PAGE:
Supportive Care in Cancer

, Volume 22, Issue 7, pp 1883–1888 | Cite as

Screening for substance abuse risk in cancer patients using the Opioid Risk Tool and urine drug screen

  • Joshua S. Barclay
  • Justine E. Owens
  • Leslie J. Blackhall
Original Article



The use of opioids for management of cancer-related pain has increased significantly and has been associated with a substantial rise in rates of substance abuse and diversion. There is a paucity of data not only on the prevalence of substance abuse in cancer patients, but also for issues of drug use and diversion in family caregivers. This study aimed to evaluate the frequency of risk factors for substance abuse and diversion, and abnormal urine drug screens in cancer patients receiving palliative care.


A retrospective chart review was performed for patients with cancer who were seen in the University of Virginia Palliative Care Clinic during the month of September 2012. We evaluated Opioid Risk Tool variables and total scores, insurance status, and urine drug screen results.


Of the 114 cancer patients seen in September 2012, the mean Opioid Risk Tool score was 3.79, with 43 % of patients defined as medium to high risk. Age (16–45 years old, 23 %) and a personal history of alcohol (23 %) or illicit drugs (21 %) were the most common risk factors identified. We obtained a urine drug screen on 40 % of patients, noting abnormal findings in 45.65 %.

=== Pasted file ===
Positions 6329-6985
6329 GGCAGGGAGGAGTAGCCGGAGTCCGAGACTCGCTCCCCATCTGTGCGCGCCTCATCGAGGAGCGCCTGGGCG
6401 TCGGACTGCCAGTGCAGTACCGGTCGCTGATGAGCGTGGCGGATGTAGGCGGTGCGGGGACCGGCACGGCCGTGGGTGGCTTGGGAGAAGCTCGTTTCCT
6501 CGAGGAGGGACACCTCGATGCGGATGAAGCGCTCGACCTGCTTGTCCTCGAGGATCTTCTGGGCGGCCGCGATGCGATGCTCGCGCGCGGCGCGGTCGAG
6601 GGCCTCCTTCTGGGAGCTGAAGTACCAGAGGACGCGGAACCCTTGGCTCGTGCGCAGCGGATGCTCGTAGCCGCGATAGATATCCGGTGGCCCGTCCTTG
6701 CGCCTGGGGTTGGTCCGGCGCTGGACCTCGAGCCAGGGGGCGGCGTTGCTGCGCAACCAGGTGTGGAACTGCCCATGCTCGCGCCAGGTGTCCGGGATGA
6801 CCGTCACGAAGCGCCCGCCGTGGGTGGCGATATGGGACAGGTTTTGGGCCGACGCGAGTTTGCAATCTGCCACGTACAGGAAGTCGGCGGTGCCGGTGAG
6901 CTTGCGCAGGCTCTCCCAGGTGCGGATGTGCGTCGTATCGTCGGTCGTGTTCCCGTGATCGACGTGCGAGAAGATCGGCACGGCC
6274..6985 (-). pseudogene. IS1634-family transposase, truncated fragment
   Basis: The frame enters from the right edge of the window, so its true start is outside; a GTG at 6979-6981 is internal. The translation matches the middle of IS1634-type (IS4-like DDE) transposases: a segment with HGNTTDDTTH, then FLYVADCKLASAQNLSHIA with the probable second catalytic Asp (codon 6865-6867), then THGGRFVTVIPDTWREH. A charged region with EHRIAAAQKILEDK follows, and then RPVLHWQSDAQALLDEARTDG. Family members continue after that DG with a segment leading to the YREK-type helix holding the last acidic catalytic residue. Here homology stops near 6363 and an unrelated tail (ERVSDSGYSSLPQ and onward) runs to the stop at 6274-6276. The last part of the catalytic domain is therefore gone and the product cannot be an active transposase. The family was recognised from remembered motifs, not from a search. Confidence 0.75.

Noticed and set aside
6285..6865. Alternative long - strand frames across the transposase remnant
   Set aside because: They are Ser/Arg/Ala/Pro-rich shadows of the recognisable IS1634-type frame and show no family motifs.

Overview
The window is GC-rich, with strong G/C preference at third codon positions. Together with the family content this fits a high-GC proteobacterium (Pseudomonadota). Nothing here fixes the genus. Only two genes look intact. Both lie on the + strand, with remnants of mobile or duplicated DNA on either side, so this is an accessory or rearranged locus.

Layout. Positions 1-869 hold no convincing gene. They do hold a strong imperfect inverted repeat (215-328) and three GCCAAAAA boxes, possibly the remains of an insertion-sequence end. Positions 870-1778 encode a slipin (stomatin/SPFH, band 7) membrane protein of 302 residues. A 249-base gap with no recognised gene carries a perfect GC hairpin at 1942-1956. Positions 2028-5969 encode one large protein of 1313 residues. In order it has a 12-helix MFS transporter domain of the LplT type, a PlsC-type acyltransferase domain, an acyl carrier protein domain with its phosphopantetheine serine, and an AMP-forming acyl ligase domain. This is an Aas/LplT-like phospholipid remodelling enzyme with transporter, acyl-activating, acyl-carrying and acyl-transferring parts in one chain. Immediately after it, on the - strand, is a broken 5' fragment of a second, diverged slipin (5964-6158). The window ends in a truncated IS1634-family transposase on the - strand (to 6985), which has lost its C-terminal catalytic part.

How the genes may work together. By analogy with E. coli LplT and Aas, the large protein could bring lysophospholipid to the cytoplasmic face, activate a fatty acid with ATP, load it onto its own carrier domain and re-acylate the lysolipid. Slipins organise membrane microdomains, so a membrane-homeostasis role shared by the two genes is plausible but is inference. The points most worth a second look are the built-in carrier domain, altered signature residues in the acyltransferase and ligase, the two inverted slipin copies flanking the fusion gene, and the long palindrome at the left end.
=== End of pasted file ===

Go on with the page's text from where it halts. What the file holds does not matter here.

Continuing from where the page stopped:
Opioids are an effective treatment for cancer-related pain, yet substantial risk for substance abuse exits in the cancer population. Screening tools, such as the Opioid Risk Tool, should be used as part of a complete patient assessment to balance risk with appropriate relief of suffering.


Substance abuse Opioids Urine drug screen Palliative care 


Conflict of interest

This work was not funded by any granting agency. The authors have had full control over all primary data and would agree to a review of their data by the journal, if requested.


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Copyright information

© Springer-Verlag Berlin Heidelberg 2014

Authors and Affiliations

  • Joshua S. Barclay
    • 1
  • Justine E. Owens
    • 1
  • Leslie J. Blackhall
    • 1
  1. 1.Division of General Internal Medicine, Geriatrics, and Palliative Care, Department of MedicineUniversity of VirginiaCharlottesvilleUSA

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